We wanted to lay out the economic argument for the Wright One (a.k.a. our electric 150 seater). The environmental argument is clear, but in order for the plane to succeed, it has to be “10x better” than the competition. In the airline industry, cost is the metric that matters. Our plane has to be so much cheaper that it’s a no-brainer.
For context, Boeing built the 787 to achieve 20% fuel savings over the 767. Fuel is such an expensive component of flying that 20% was considered sufficient to justify the development costs of a new plane.
In our case, the Wright One has the potential to achieve fuel savings of as much as 50%.
Here’s a stylized example:
Fuel plane:
  • A 737 burns 1,000 gallons of fuel for a 500 mile flight. For a 300 mile flight, let’s say it’s 600 GPH.
  • Jet fuel costs vary widely, but let’s say the price is $2.50 per gallon, or halfway between today’s super cheap prices and the higher prices from 2012.
  • This means the fuel cost on a 300 mile flight is 600 x $2.50 = $1,500.
Electric plane:
  • Our plane needs ~7.5 MWh (7,500 kwh) of energy for a 300 mile flight, and it has 12 MWh (12,000 kwh) of batteries on board including FAA reserves.
  • The two main costs are battery amortization and electricity.
  • Battery amortization:
    • Let’s say the batteries cost $200 per kwh. And let’s say the batteries last for 7,000 cycles (1). This means the battery cost per flight is 12,000 x $200 / 7,000 = $343.
  • Electricity:
    • Let’s say electricity is $0.06 per kwh. This means 7,500 x $0.06 = $450.
  • $343 + $450 = $793, or ~1/2 the cost of jet fuel.
It goes without saying that there’s lots of uncertainty in these numbers. Maybe jet fuel will get cheaper. Maybe electricity will never hit 6 cents per kwh. Maybe batteries won’t achieve 7,000 cycles. Maybe new fuel planes will be much more efficient than old ones. No one really knows for sure.
But there’s room for optimism:
Solar prices are on a relentless downward trend:
 
Batteries prices are also trending downwards:
Plus:
  • This study shows electric buses have nearly double the profit of fuel buses.
  • At least one optimist thinks electricity could be *free* in the future.
  • And this doesn’t even cover the fact that electric motors cost less to maintain than fuel engines, which further lowers operational costs.
So even if these numbers don’t work out exactly – maybe the fuel savings aren’t 50% but 40% or 30% – even that’s a huge deal in the aviation world.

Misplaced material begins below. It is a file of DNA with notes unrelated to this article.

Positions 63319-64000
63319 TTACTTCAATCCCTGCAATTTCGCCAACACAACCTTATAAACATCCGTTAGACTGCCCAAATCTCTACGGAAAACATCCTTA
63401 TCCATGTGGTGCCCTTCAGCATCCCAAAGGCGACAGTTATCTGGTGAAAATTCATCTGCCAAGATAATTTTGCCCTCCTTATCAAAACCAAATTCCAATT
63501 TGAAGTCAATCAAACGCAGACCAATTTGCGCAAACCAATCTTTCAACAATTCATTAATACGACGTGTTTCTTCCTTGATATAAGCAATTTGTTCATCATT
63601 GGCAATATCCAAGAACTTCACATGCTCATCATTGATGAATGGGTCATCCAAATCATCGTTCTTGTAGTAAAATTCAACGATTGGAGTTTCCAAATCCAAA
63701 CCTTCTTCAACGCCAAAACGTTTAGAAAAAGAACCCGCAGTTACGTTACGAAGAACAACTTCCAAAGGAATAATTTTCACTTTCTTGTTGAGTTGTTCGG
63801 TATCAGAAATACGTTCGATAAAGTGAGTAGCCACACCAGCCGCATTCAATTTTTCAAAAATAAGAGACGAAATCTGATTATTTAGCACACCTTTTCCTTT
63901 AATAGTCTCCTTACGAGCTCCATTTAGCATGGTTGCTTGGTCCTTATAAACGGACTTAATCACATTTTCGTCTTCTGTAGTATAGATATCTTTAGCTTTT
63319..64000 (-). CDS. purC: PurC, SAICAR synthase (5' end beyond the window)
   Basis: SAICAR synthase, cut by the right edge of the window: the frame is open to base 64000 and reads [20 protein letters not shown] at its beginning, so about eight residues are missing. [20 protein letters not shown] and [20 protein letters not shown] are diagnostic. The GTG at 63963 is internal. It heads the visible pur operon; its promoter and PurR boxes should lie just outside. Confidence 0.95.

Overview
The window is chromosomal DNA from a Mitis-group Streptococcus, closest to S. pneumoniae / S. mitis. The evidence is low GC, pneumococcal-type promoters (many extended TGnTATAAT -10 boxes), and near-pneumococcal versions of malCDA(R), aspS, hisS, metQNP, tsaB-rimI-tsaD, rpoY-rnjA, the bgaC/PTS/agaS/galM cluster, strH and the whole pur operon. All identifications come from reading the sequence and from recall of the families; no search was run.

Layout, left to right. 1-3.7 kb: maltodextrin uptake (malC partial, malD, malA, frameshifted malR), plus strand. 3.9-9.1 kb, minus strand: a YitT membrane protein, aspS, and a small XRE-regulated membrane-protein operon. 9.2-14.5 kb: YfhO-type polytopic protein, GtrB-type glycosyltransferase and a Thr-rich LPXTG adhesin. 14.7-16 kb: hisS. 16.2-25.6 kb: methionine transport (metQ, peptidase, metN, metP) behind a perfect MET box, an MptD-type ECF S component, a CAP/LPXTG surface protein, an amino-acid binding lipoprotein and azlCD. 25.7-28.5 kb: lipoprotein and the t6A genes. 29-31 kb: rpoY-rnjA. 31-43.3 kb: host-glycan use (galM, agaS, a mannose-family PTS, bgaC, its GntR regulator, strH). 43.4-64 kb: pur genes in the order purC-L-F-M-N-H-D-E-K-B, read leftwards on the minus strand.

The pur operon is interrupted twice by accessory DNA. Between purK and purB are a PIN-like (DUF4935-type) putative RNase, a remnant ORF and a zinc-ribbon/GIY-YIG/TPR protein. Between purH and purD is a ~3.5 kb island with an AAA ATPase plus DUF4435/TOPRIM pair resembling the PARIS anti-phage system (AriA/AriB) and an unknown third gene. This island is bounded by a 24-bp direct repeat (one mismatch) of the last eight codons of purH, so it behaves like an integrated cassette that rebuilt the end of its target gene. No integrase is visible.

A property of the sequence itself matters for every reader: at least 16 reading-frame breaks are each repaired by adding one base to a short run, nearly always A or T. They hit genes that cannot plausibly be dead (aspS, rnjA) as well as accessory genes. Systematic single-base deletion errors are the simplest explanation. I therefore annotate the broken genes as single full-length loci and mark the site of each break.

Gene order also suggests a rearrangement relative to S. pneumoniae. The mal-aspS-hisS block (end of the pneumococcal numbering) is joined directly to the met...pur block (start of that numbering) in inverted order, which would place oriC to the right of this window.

If you’d like to read more about this line of thinking, check out Tony Seba’s Clean Disruption. (I’m biased because Tony is a friend and investor, but this is the book that inspired Wright.)
Note: the inspiration for this section is Blake from Boom. Blake is the classic entrepreneur-advisor discussed here. He’s a total phenom – he just closed Boom’s Series A – and still he managed to find time to spend an hour on the phone with me last weekend. Thanks Blake!
 
(1) We think we can achieve 7,000 cycles because our plane will have 12 MWh of energy onboard; the extra portion is for FAA reserves. This means we won’t have to cycle it below 20% in most cases, which increases battery life substantially.
Needless to say, would love your feedback! Thank you in advance!
 
People
Wanted to send out special thanks to a handful people who have been absolute rock stars over the past few weeks. Ian, Andy, Ben, Joe, Aaron, Chip, Tivan, Malay, Gustaf, Sam, Daniel, Fred, Katherine, Bennett, Mady, Mom, Dad, Slava, Noam, Mary, Blake, Hart, Abisola, Darold, George, Ken, DJ, Tori, Ralph, Grandma, Jenn, Nate, Sarah, Amira, David, Kate, Sophie, Tracy, Bruce, Jacque, Mrod, Abigail, Vicki, Dan, Aaron, Jim, Jonathan, Joris, Peter, and many many others. Thank you a million times!
Hope you had a great weekend.
Electrically,
Jeff
PS: We really hope you’re enjoying these updates. But if at any time you’d like to stop receiving them, please just do so here. No hard feelings — we all understand inbox overload!
PPS: Wright song of the week: Queen – Bohemian Rhapsody